In deciding a Rule 50(b) motion, "the question is not whether the jury believed the right people, but only whether it was presented with a legally sufficient amount of evidence from which it could reasonably derive its verdict." Massey v. Blue Cross-Blue Shield of Illinois, 226 F.3d 922, 924 (7th Cir.2000). There must have been more than a mere scintilla of evidence to support the verdict. Id. Evidence and inferences drawn therefrom are taken in the light most favorable to the party against whom the motion is directed. McNabola v. Chicago Transit Authority, 10 F.3d 501, 515 (7th Cir.1993). The court employs fundamentally the same standard as that used in deciding a motion for summary judgment. Massey, 226 F.3d at 924. As the Seventh Circuit has described, the court should not overturn a jury verdict lightly. Id. At 925.

Rule 59(a) allows the court to grant a new trial after a jury trial "for any reason for which a new trial has heretofore been granted in a action at law in federal court." Fed. R. Civ. P. 59(a)(1)(A). The court has broad discretion in determining whether to grant a new trial. McNabola, 10 F.3d at 516. The jury should be afforded greater deference in cases where the issues are simple but the facts are highly disputed. Latino et al. v. Kaizer et al., 58 F.3d 310, 314 (7th Cir. 1995). The court should only grant a new trial under Rule 59 where "the record shows that the jury's verdict resulted in a miscarriage of justice or where the verdict, on the record, cries out to be overturned or shocks our conscience." Latino, 58 F.2d at 315.

As a part of their motion, Defendants argue that the court made up to six distinct errors that merit reversal. In addition, Defendants believe they are entitled to judgment as a matter of law because there was no evidence of excessive force in this case. The court will address each argument in turn.

First, Defendants argue that the court limited voir dire in a way that prevented Defendants from "intelligently exercising their peremptory challenges and from evoking information that could have led to challenges for cause." Noting that Defendants were limited to less than one minute of questioning per juror to conduct vior dire, Defendants urge the court to find they were so limited that they could not effectively contribute to picking an impartial jury. Defendants rely on two Seventh Circuit cases for the proposition that the court's use of "stock questions" with the potential jurors was insufficient to create a reasonable assurance that prejudice would be discovered if present. See Art Press, Ltd. v. Western Printing Machinery Co., 791 F.2d 616, 618 (7th Cir. 1986); Feitzer v. Ford Motor Co., 622 F.2d 281, 286 (7th Cir. 1980).

The court has broad discretion to limit the voir dire of potential jurors so long as it does not deprive the parties of their right to an impartial jury. Feitzer, 622 F.2d at 284. The voir dire in this case does not run afoul of the standards derived from the Art Press or Feitzer decisions. The Feitzer case involved a suit for damages against an automaker because a design defect caused a particular vehicle to burst into flames when struck in the rear. Id. at 283. According to the Seventh Circuit, the trial court erred by failing to ask certain case-specific questions requested by the defendants, including whether any of the jurors had read a recent front-page newspaper article about the case. Id. at 285-86. In the Art Press case, the Seventh Circuit found error with the trial court's decision to limit questioning to "stock questions" about the venirepersons' identities plus a general question about whether each juror could be impartial. Art Press, 791 F.2d at 619. It does not appear that the attorneys for either party were allowed to ask questions of the venirepersons. Id.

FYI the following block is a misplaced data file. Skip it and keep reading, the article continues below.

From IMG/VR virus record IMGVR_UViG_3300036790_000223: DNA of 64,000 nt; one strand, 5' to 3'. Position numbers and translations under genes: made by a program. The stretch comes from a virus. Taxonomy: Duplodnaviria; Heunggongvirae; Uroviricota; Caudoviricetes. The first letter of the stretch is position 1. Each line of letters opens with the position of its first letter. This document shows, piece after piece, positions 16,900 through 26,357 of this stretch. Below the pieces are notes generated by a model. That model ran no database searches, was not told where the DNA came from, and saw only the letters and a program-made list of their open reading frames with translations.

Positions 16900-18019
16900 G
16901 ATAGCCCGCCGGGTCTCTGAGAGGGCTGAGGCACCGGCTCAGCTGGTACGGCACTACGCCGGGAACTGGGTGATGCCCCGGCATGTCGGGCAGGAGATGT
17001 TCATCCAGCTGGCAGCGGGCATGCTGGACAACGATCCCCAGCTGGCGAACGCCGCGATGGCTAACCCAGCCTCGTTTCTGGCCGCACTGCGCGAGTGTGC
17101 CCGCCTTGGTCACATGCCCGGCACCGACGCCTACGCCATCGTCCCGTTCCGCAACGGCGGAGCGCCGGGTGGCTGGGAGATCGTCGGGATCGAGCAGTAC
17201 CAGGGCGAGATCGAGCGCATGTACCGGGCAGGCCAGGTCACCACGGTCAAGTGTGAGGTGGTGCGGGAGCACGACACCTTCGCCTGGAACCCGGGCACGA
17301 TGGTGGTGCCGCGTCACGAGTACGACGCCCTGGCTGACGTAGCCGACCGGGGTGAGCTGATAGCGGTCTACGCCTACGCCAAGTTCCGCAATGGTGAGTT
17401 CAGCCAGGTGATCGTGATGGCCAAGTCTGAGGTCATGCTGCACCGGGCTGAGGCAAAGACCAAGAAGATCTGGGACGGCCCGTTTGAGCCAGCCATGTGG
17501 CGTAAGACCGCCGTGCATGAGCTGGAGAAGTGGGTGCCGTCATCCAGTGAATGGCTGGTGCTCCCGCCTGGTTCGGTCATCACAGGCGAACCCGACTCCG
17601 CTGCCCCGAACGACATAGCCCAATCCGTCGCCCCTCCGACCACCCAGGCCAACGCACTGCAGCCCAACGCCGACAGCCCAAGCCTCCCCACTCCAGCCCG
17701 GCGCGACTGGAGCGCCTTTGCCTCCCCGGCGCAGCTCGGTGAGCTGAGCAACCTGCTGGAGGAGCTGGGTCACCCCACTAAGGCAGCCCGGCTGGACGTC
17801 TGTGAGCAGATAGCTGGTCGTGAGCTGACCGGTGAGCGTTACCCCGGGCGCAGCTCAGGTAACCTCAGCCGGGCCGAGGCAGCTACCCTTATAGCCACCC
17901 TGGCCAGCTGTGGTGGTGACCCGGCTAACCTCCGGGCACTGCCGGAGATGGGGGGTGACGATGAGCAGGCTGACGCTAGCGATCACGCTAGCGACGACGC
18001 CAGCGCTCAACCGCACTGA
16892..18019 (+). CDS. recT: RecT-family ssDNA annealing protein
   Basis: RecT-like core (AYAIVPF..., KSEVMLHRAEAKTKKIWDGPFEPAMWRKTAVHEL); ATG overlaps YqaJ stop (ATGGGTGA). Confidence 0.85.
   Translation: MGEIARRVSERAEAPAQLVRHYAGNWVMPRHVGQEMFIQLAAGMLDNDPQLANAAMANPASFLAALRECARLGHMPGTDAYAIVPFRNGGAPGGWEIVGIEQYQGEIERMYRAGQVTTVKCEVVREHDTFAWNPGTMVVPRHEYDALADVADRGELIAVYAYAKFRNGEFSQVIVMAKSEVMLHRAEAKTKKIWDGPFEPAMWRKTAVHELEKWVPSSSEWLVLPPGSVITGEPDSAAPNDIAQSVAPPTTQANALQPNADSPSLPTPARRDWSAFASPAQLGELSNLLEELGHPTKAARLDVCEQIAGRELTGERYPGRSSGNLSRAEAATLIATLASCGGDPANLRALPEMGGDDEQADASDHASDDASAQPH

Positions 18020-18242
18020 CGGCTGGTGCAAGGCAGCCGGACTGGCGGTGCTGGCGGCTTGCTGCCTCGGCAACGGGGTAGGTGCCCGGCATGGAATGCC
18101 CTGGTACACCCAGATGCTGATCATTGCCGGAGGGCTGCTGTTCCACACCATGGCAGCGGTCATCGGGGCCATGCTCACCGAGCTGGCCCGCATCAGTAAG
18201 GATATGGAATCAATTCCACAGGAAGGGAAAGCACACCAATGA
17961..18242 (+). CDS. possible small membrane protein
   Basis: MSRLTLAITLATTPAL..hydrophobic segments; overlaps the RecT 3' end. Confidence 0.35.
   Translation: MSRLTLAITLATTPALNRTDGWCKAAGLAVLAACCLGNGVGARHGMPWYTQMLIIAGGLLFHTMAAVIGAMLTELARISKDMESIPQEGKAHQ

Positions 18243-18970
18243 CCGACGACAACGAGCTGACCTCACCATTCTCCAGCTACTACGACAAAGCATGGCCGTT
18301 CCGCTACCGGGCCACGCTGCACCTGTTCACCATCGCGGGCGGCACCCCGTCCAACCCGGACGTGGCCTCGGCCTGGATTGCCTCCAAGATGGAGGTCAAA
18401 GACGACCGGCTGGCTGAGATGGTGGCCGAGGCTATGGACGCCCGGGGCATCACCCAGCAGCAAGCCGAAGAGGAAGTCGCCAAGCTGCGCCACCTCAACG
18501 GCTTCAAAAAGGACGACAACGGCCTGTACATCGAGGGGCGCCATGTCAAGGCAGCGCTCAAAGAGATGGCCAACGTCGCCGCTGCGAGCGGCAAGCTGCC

Here, the court asked specific questions of the venirepersons regarding their personal relationships with law enforcement officers. Based on each potential juror's answer, the court occasionally asked detailed follow-up questions regarding his or her dealings with law enforcement. (Trial Tr. 52:12-25; 53: 1-12.) The court also allowed the parties to question the potential jurors. Plaintiff's counsel indicated that he was satisfied with the court's questions. Mr. Kujawa questioned the venirepersons on behalf of the Defendants, and asked a number of fact-specific questions relating to this case. Examples of Mr. Kujawa's specific questions include the following:

MR. KUJAWA: Okay. Sometimes unfortunately for police officers, when they deal with people, they're dealing with them in a negative aspect, whether they're stopping them for a traffic violation or something's happened, their car was stolen or damaged, something like that. So, oftentimes they see them in a bad situation. Does anybody in the group here, have you ever had a negative meeting, a negative interaction with a police officer or law enforcement officer of any kind? (Id. 31:9-16.);

MR. KUJAWA: The plaintiff in this case, Mr. Dellace Holten, is just an individual, and we represent the City of Genoa and two police officers for the City of Genoa. Does anyone feel that somehow that's unfair because we're representing a municipality and some officers against one person? Does anyone think that they might favor the individual in that particular situation? (Id. 33:8-14.)

Mr. Kujawa was allowed to follow-up with questions about any specific interaction, positive or negative, that any potential juror had with law enforcement. (Id. 31:1-25; 32:1-16.)

The court received no objections from the parties with regard to the voir dire process. Based on the foregoing, the court finds it used reasonable discretion to create a process that allowed the parties to obtain a fair and impartial jury. Plaintiff's motion for a new trial pursuant to Rule 59 is denied with regard to the voir dire process.